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Julius Mutero has harvested virtually nothing in the past six years. For his entire adult life, he has farmed a three-hectare plot in Mabiya, a farming community in eastern Zimbabwe. There he grows maize and groundnuts to feed himself, his wife, and their three children. He sells whatever’s left for cash.

But over a decade ago, his area started getting less rain and the rivers dried up. What was already a hot climate, with temperatures that could reach 30 °C (86 °F), began recording summer highs up to 37 °C (99 °F) on a regular basis. Now the rainy season begins in late December instead of early November, and it ends sooner too. In the driest months, dust billows across sunbaked farmlands where only thorny shrubs remain.

Years of severe droughts have wiped out all Mutero’s crops. He tried planting maize varieties that mature early, but even they didn’t survive. And with no pastures for his livestock, he watched helplessly as all seven of his cows died. 

“Life is now extremely hard here,” Mutero says. His family survives largely on food aid supplied by nonprofits or Zimbabwe’s government, but it’s not enough. 

He feels he has no choice but to abandon his home in search of water. He’s fortunate—a traditional leader has promised him a small piece of land about 30 kilometers from Mabiya in the country’s Eastern Highlands, which get more rain and heavier mists than the rest of the country. 

When we spoke in October, Mutero was planning to build a new home and relocate his family by year’s end. But he was nervous. “I don’t know what my family and I will face and how we will be received,” he said.

Mutero is just one of the 86 million people in sub-Saharan Africa who the World Bank estimates will migrate domestically by 2050 because of climate change—the largest number predicted in any of six major regions the organization studied for a new report. 

In Zimbabwe, farmers who have tried to stay put and adapt by harvesting rainwater or changing what they grow have found their efforts woefully inadequate in the face of new weather extremes. Droughts have already forced tens of thousands from the country’s lowlands to the Eastern Highlands. But their desperate moves are creating new competition for water in the region, and tensions may soon boil over.

Running out

Zimbabwe has endured droughts for the past three decades. But they’re happening more often and becoming more severe as a result of climate change. Up to 70% of people in Zimbabwe make a living from agriculture or related rural economic activities, and millions of subsistence farmers there depend entirely on rain to water their crops. Over the last 40 years, average temperatures have risen by 1 °C , while annual rainfall has decreased by 20 to 30%.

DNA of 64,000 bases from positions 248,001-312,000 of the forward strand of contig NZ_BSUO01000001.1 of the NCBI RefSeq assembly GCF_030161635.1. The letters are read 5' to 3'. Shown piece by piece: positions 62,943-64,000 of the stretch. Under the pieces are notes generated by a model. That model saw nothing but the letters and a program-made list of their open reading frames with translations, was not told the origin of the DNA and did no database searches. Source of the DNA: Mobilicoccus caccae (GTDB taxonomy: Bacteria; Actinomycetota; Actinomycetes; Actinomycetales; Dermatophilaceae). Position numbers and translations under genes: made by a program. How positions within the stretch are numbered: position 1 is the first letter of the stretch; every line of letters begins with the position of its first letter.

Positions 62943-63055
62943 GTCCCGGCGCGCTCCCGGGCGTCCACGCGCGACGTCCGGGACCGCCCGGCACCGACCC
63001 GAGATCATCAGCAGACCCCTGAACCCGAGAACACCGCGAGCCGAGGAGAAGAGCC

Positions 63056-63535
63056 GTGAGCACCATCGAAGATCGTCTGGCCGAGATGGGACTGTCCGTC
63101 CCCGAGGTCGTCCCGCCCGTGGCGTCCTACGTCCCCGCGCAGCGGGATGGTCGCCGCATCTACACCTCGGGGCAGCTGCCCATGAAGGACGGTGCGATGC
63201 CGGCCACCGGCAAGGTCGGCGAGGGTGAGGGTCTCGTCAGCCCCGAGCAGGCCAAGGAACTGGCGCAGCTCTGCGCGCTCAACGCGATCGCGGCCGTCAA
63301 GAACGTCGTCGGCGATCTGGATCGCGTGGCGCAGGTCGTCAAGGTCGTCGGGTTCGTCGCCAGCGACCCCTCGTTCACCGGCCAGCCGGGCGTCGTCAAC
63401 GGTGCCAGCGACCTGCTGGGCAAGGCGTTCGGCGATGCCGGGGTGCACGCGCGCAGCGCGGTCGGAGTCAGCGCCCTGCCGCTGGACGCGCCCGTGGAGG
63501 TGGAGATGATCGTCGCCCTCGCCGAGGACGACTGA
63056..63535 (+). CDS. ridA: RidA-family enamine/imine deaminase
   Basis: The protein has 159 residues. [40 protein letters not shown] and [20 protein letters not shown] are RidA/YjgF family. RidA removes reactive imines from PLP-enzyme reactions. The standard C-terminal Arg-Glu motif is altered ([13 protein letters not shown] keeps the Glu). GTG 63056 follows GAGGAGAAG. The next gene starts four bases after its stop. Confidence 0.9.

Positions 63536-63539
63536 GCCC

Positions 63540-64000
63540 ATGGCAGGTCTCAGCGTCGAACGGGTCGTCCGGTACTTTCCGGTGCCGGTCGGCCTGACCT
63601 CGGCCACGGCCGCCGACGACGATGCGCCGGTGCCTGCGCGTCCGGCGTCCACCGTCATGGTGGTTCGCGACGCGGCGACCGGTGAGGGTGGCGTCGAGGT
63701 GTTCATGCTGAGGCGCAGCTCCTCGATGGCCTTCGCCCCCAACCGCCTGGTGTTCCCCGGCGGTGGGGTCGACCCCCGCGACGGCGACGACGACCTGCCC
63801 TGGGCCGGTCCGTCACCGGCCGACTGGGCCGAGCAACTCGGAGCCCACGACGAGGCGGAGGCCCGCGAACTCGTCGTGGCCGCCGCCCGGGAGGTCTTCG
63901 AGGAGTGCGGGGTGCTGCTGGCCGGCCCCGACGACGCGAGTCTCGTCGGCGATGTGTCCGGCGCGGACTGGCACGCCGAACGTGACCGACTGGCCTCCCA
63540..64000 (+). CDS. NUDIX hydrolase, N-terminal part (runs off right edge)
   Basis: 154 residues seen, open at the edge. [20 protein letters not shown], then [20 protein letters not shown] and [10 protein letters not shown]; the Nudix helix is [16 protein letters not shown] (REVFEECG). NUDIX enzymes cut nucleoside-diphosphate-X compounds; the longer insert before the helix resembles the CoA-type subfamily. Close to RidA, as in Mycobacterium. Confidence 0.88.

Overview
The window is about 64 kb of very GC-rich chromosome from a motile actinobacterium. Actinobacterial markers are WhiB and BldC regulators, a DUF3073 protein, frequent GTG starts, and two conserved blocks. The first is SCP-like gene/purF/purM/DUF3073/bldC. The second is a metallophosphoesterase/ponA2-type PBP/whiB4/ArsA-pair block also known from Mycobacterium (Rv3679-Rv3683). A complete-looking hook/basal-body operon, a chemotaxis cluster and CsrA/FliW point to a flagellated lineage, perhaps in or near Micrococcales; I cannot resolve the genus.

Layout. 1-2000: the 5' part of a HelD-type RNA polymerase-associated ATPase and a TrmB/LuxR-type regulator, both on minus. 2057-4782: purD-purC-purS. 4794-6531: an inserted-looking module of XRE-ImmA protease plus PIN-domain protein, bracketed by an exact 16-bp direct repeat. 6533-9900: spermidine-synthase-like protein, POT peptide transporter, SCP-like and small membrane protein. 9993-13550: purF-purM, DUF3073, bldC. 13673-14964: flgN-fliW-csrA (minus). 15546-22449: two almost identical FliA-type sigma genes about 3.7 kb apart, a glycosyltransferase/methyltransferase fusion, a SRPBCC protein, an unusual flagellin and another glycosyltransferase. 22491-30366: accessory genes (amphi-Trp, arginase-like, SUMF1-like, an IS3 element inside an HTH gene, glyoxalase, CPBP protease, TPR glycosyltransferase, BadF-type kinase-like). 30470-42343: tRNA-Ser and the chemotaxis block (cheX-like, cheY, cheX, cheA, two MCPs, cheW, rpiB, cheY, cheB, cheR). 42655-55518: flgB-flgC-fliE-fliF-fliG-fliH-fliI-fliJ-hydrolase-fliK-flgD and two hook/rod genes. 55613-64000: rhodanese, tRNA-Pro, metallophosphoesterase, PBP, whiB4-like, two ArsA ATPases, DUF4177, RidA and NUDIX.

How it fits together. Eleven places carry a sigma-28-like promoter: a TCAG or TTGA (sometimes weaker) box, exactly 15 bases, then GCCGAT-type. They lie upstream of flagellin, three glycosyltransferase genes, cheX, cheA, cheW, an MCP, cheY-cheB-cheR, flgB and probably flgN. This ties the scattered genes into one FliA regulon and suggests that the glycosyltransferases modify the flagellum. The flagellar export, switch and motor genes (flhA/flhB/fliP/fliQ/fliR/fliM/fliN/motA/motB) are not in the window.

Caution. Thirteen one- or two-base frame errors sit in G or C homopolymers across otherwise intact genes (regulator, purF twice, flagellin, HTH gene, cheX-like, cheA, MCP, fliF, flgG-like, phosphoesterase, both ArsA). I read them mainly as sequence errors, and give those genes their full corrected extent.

At the height of the most recent drought, which lasted from 2018 to 2020, only about half as much rain fell in Zimbabwe as usual. Crops were scorched and pastures dried up. People and livestock crowded around hand-pumped boreholes to find water, but the wells soon went dry. Some people in the driest areas had so little to eat they survived on the leaves and white, powdery fruit of baobab trees.

More rain fell during the last growing season, but many farmers still feel uneasy about the future. Maize—Zimbabwe’s staple crop, which was aggressively promoted by the former colonial government beginning in the 1940s—is becoming impossible to grow. 

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Over 5 million Zimbabweans—a third of the population—don’t have enough to eat, according to the World Food Program. A study in 2019 of how vulnerable countries were to agricultural disruption due to drought ranked Zimbabwe third, behind only Botswana and Namibia. 

As Mutero and other climate migrants know, conditions are somewhat better in the Eastern Highlands. This mountainous region stretches for around 300 kilometers along Zimbabwe’s border with Mozambique. Many of the region’s major rivers, including the Pungwe and Odzi, begin there as streams. The area’s climate and fertile soils are perfect for growing crops such as tea, coffee, plums, avocados, and a sweet pinkish-red fruit called lychee.

When climate migrants started showing up in the Eastern Highlands a decade ago, they settled without permission on state land, and the government was swift to evict them. But they returned in even larger numbers, and officials have more or less given up trying to stop them.

By 2015, the government estimated that more than 20,000 migrants had settled in the Eastern Highlands. Though no more recent official estimates exist, anecdotal evidence suggests the number has continued to climb.